Generic Name and Formulations:
Buprenorphine (as HCl), naloxone (as HCl dihydrate); 0.7mg/0.18mg, 1.4mg/0.36mg, 2.9mg/0.71mg, 5.7mg/1.4mg, 8.6mg/2.1mg, 11.4mg/2.9mg; sublingual tabs; menthol-flavor.
Orexo U.S., Inc.
Indications for ZUBSOLV:
Treatment of opioid dependence, as part of a complete treatment plan including counseling and psychosocial support.
Dissolve under tongue; do not cut, chew or swallow. Place additional tabs sublingually in different places under the tongue at the same time if needed. Start when clear signs of withdrawal occur; individualize based on type and degree of opioid dependence. Induction (under supervision): Day 1: Initially 1.4mg/0.36mg; give the remainder of the Day 1 dose up to 4.2mg/1.08mg in divided doses (1 or 2 tabs of 1.4mg/0.36mg) at 1.5–2hr intervals; up to max 5.7mg/1.4mg. Day 2: a single daily dose of up to 11.4mg/2.9mg. Dependent on heroin or short-acting opioids: initiate induction with either Zubsolv or buprenorphine monotherapy (SL tabs) at least 6hrs after last opioid dose. Dependent on methadone or long-acting opioids: initiate induction with buprenorphine monotherapy (SL tabs), then transition to once-daily Zubsolv. Maintenance target dose: 11.4mg/2.9mg once daily; adjust in increments/decrements of 2.9mg/0.71mg or lower to hold treatment level; usual range 2.9mg/0.71mg–17.2mg/4.2mg once daily. Switching between Zubsolv and other buprenorphine/naloxone products: may need dose adjustments; monitor for over- or under-dosing. Switching between Suboxone SL tabs and Zubsolv: see full labeling. Concomitant use or discontinuation of CYP3A4 inhibitors or inducers: monitor closely and consider dose adjustments (see full labeling).
Risk of significant respiratory depression; monitor. Compromised respiratory function (eg, COPD, cor pulmonale, decreased respiratory reserve, hypoxia, hypercapnia, pre-existing respiratory depression). Abuse potential (monitor). Accidental exposure may cause fatal overdose (esp. in children). Adrenal insufficiency. Obtain LFTs at baseline then monitor periodically; evaluate if hepatic event is suspected. Opioid-naïve. Elevated CSF pressure (eg, head injury, intracranial lesions). Biliary tract dysfunction. Acute abdomen. CNS depression. Hepatic impairment (severe): not recommended; (moderate): avoid use for induction. Drug abusers. Reevaluate periodically. Avoid abrupt cessation. Elderly. Labor & delivery: may need additional analgesia. Pregnancy/postpartum: may need dose adjustments; monitor closely for withdrawal. Potential neonatal opioid withdrawal syndrome during prolonged use. Nursing mothers: monitor infants.
Opioid (partial agonist-antagonist) + opioid antagonist.
Increased risk of hypotension, respiratory depression, sedation with benzodiazepines or other CNS depressants (eg, non-benzodiazepine sedatives/hypnotics, anxiolytics, general anesthetics, tranquilizers, muscle relaxants, antipsychotics, alcohol, other opioids); manage concomitant use as clinically appropriate and closely monitor. During or within 14 days of MAOIs: not recommended. Risk of serotonin syndrome with serotonergic drugs (eg, SSRIs, SNRIs, TCAs, triptans, 5-HT3 antagonists, mirtazapine, trazodone, tramadol, MAOIs, linezolid, IV methylene blue); monitor and discontinue if suspected. Concomitant NNRTIs (eg, efavirenz, nevirapine, etravirine, delavirdine) or PIs (eg, atazanavir with/without ritonavir): monitor and reduce Zubsolv dose, if needed. Potentiated by CYP3A4 inhibitors (eg, macrolides, azole antifungals, protease inhibitors). Antagonized by CYP3A4 inducers (eg, rifampin, carbamazepine, phenytoin). May antagonize diuretics; monitor. Paralytic ileus may occur with anticholinergics.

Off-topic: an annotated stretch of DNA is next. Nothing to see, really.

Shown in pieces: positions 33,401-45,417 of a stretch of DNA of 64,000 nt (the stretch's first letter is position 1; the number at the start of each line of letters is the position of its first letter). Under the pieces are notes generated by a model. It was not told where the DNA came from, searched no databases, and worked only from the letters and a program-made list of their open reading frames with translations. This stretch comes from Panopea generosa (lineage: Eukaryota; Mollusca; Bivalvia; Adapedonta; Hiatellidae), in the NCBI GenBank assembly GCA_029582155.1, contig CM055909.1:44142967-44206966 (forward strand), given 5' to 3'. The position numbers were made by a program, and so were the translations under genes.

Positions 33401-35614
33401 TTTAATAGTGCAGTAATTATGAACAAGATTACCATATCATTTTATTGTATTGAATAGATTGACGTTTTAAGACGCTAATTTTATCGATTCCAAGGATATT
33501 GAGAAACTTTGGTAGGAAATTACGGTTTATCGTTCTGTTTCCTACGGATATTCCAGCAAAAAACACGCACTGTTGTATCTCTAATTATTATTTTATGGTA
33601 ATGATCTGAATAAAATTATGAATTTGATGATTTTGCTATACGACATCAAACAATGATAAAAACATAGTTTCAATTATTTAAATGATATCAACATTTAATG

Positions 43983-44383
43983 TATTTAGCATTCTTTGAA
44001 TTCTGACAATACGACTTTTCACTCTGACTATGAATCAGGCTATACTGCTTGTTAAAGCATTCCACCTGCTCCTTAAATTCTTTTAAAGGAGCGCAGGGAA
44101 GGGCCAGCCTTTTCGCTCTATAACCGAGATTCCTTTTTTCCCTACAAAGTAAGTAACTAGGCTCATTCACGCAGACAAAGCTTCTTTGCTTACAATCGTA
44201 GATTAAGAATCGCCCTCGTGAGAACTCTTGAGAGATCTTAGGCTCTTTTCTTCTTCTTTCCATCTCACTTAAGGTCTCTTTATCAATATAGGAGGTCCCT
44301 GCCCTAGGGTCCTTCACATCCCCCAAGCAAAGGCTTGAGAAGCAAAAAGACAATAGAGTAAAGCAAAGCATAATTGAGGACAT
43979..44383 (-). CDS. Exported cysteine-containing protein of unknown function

Headache, nausea, vomiting, hyperhidrosis, constipation, signs/symptoms of withdrawal, insomnia, pain, peripheral edema; respiratory depression, orthostatic hypotension, hepatitis, hypersensitivity reactions.
SL tabs—3x10 (per carton)
Clinical Pain Advisor Articles
- Two Screening Tools May Accurately Predict Transition From Acute to Chronic Low Back Pain
- Tools to Address the Opioid Crisis
- Methamphetamine Use on the Rise in Patients With Opioid Use Disorder
- Operant Learning May Provide More Benefits Than Energy Conservation in Fibromyalgia
- Patterns of Non-Medical Prescription Opioid Use in Adolescents
- The Unintended Consequences of the CDC Opioid Guideline According to Pain Management Specialists
- Initial Consultation for Neck Pain May Reduce Opioid Consumption, Healthcare Utilization
- FDA-Approved Test Provides Pharmacogenetic Reports Directly to Consumers
- Set of Interventions May Effectively Reduce Opioid Overprescribing
- Cannabinoid-Associated Analgesia May Be Mediated Through Modulation of Affective Processes
- FDA Panel Votes in Favor of Abuse-Deterrent Oxycodone Reformulation
- FDA Proposes New Restrictions on Sale of Electronic Nicotine Delivery Systems
- Central Sensitization in Greater Trochanteric Pain Syndrome
- Pain Acceptance May Reduce Headache-Related Disability in Migraine
- FDA Issues Safety Alert Regarding Intrathecal Delivery of Pain Meds